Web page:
To understand and apply various methods of composing the two dimensional picture plane
 While you have used grouping or unity principles in Unit III (Unity) to focus attention and move the eye across the picture plane, we are now going to explore several methods for creating effective overall 2D compositions. Balancethe equal distribution of visual "weight"is a feature of many effective compositions. Imagine a balance beamlike a seesawwith a fulcrum at its midpoint. As you know, two objects of equal weight, placed at opposite ends of the beam, will achieve equilibrium across the two sides of the beam. Similarly, a composition can be balanced by adjusting the distribution of "weight" across the picture plane. This balance can be achieved in many ways. The most straightforward method is to distribute elements equally
on both sides of an imaginary center line by repeating or reflecting
shapes from one side onto the other. This vertical "mirroring"
is called symmetry. An inkblot is a perfect example of a symmetrical compositionthat is, a
composition that repeats the same elements on both sides of a
central vertical axis. (It should be noted that while the elements
are not "identical"they are "left hand and right hand versions"
of one anotherthe result constitutes perfect "symmetry" nonetheless.) The use of asymmetry can result in compositions that are still "balanced" as far as
visual weight. The difference is that elements such as value,
color, shape, texture, and line are used in varying combinations
to achieve that balance. For example, in this turn of the century
poster, the high contrast and detail of the text set against the
black shape is an effective counterweight to the visual interest
and foreground position of the lightbulb. Note also the repetition
of the yellow gold color and the subtle detail of the company
name being repeated in the filament of the bulb.
In the diagram above, various methods of dividing the picture
plane are illustrated. These can be an aid to establishing an
underlying compositional structure before beginning to work with
specific imagery. Radial symmetry can be used to create "multisymmetrical" compositions that have
a strong visual center of interest and a high degree of optical
energy. Radiation patterns include (see illustrations below from
upper left to lower right): centrifugal (radiating from inside to outsidelike a starburst), concentric (target like forms), spiraling (iris and nautilis shapes), centripetal (radiating from outside to inside) patterns.
Another compositional strategy includes "allover" composition or "crystallographic" balance where equal emphasis is given to every area of the picture plane. Examples of this range from Jackson Pollack's allover drip paintings to simple checkerboard patterns where every square is identical. Finally, there are mathematical systems for determining "perfect proportion" and balance that date back to the ancient Greeks. One of the most famous systems is that of the Golden Section. What is The Golden Section? The golden section is a line segment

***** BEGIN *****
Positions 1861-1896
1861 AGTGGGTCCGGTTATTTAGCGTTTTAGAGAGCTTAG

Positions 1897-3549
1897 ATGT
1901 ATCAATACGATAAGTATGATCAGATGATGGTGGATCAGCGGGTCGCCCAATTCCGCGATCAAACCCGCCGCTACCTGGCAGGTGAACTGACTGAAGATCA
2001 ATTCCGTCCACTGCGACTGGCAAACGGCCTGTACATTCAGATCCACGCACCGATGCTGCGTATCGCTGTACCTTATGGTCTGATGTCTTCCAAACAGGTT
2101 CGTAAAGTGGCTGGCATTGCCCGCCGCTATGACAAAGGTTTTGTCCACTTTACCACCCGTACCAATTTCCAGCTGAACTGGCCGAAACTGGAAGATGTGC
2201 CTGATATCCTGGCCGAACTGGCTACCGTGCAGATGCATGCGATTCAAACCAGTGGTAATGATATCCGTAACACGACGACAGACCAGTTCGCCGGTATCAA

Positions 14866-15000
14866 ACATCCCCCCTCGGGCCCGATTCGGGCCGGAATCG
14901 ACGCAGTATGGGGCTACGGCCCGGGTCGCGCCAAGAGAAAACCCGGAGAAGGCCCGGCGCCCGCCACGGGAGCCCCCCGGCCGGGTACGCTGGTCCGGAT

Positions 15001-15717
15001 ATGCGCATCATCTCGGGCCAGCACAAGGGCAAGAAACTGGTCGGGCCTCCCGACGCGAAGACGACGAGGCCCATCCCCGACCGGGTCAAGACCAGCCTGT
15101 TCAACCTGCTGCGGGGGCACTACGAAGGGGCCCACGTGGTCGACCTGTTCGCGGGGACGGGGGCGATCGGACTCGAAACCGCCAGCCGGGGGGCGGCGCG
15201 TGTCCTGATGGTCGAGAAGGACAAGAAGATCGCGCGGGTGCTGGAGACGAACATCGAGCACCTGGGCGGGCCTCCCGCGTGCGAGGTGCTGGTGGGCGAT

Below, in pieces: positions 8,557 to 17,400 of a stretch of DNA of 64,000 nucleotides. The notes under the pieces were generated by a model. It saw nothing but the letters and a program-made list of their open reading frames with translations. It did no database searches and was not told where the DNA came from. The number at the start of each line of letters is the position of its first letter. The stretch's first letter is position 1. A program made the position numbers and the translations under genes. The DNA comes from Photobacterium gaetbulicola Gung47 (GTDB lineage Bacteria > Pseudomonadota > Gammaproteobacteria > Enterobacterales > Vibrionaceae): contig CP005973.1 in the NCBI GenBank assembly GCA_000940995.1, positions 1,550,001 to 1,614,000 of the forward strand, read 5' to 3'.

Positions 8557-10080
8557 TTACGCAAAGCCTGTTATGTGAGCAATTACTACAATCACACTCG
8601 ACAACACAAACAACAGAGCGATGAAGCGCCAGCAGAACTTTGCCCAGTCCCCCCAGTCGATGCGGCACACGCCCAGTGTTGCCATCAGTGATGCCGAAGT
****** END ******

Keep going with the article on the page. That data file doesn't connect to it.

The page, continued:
divided into two parts. Point C is positioned such that the ratio
of the short half to the long half is equal to the ratio of the
long half to the whole. Symbolically:
This relationship can also be expressed as 1:1.618033 where 1 equals the height of the rectangle (AC). Mathematics aside, from this "ideal" ratio, all manner of proportional systems have been derived. One beautiful example is the Golden Spiral which shows the same ratio above applied to stairstepping boxeseach box being .681 percent of its neighbor. This sequence of spiraling boxes is traversed by a series of gradually diminishing tangent arcs. The arcs combine to create a spiralthe properties of which echo many forms in the natural worldincluding the chambered nautilus sea shell and many plant forms.
Golden Spiral Many painters, architects, and musicians have used the principles of the Golden Section to determine relationships between the compositional elements of their work. For example, the architect Andreas Palladio utlized the Golden Section in determining the layout of the facades of many of his famous cathedrals in 16th century Italy. And the ancient Greeks used the ratio of height to width of the Golden Rectangle (a rectangle whose height is the square root of 5 times its width) to determine the proportions of the facade of the Parthenon. Related to the ratios of the Golden Section is the Fibonnaci number progression (1,1,2,3,5,8,13,etc). See the following page for numerous radially symmetrical designs by Edward S. May based on this progression.
Edgar Degas; Dorothea Lange; Rene Magritte; Edward S. May; John Szarkowski; Leonardo Da Vinci;
McCollum, Allan. interview, Arts Magazine (1985) Szarkowski, John, Mirrors and Windows: American Photography Since 1960 (1978). American Landscapes (1981). The Works of Atget, 4 vols. (1981  85).
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